Could Third World Be Winner in Biofuels Bubble?

By David L. Brown

We have written much on Star Phoenix Base about the rapidly growing phenomenon of biofuels production, in which a growing proportion of agricultural crops are being turned into ethanol or biodiesel as alternatives to petroleum.

The race to produce biofuels is taking off in America like a Saturn V rocket, with several dozen ethanol plants now under construction and many more on the drawing boards. In just a couple of years it is estimated that 30 percent or more of the American corn crop will go to alcohol production, just as a growing percentage of the soybean crop will be going to biodiesel plants instead of world food markets. This has all the earmarks of a classic economic “bubble,” as I described here on Star Phoenix Base in my article “Madness of Crowds Surrounds Ethanol Bubble,” June 5, 2006.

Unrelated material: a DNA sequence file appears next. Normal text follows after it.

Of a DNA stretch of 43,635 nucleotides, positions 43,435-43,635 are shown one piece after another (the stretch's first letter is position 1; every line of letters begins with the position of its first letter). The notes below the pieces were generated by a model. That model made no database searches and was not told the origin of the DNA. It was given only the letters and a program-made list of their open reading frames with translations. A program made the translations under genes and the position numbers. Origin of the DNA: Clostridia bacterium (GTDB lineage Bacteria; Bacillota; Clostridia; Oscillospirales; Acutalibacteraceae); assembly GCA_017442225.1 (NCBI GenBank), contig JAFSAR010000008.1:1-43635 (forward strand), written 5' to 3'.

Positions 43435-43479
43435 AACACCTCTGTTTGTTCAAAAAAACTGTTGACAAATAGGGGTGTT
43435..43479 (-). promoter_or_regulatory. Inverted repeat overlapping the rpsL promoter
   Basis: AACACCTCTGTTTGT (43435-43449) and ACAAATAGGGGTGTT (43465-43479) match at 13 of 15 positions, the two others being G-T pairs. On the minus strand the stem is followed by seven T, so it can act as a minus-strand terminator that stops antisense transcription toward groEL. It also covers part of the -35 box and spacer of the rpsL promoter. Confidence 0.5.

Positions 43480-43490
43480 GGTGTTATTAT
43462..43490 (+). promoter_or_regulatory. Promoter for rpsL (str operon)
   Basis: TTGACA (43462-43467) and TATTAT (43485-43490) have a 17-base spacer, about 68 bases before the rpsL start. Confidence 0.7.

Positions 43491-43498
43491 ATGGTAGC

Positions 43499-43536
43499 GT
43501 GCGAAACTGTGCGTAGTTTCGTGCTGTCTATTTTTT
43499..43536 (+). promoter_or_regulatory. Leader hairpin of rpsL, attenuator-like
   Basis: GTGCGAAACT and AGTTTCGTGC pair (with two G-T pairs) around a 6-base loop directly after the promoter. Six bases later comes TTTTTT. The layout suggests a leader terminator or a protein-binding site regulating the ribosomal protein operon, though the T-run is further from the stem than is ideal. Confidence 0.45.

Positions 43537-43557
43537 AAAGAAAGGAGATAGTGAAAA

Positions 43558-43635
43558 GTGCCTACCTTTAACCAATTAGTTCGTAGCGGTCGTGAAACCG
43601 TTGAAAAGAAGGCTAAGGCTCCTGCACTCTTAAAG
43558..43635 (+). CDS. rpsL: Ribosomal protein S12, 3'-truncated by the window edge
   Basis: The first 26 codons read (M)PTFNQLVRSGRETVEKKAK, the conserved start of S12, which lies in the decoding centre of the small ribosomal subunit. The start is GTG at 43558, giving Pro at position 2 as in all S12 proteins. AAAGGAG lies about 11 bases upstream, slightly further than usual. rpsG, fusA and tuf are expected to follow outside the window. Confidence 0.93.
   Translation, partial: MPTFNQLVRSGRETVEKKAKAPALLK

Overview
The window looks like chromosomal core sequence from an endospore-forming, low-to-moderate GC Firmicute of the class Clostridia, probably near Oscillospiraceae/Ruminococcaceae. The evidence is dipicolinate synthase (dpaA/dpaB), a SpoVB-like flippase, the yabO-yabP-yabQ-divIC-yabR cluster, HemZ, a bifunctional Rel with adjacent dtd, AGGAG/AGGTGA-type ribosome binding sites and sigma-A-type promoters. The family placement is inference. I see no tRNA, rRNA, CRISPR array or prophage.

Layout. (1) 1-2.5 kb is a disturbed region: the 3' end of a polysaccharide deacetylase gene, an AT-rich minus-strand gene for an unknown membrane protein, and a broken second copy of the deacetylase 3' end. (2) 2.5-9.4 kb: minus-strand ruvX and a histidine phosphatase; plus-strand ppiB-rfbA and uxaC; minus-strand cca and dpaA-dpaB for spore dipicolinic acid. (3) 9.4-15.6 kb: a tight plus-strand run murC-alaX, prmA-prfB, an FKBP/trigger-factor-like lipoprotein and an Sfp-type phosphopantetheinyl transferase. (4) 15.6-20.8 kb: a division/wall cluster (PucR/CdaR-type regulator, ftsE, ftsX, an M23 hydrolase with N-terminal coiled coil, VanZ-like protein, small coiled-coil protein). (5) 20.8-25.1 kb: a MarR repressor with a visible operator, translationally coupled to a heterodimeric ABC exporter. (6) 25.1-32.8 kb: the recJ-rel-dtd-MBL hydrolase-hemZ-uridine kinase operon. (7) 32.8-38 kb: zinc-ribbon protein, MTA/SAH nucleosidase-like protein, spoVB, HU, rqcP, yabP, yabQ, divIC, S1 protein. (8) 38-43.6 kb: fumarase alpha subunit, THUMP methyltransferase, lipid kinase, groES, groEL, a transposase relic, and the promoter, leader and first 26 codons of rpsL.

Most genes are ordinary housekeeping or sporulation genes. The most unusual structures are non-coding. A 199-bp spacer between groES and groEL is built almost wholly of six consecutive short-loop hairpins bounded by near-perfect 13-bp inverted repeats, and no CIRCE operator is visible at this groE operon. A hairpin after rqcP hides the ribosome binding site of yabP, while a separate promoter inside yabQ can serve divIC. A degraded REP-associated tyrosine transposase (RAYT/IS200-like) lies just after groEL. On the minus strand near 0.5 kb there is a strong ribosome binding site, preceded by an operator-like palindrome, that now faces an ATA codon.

We have taken a negative tone toward these biofuel efforts, and for a number of sound reasons. Among them are the fact that farm production itself is energy-intensive, with petroleum and natural gas providing the fuel to drive farm equipment and transport crops, and as the feedstock for fertilizer and farm chemicals needed to maintain high yields.

Another reason is that the biofuels craze is certain to cause farmers to put marginal lands under the plow, resulting in increased erosion from wind and water. Even higher quality soils will be degraded by the process of “mining” their nutrients to produce ever-growing quantities of grain to feed the rapidly expanding biofuels industry.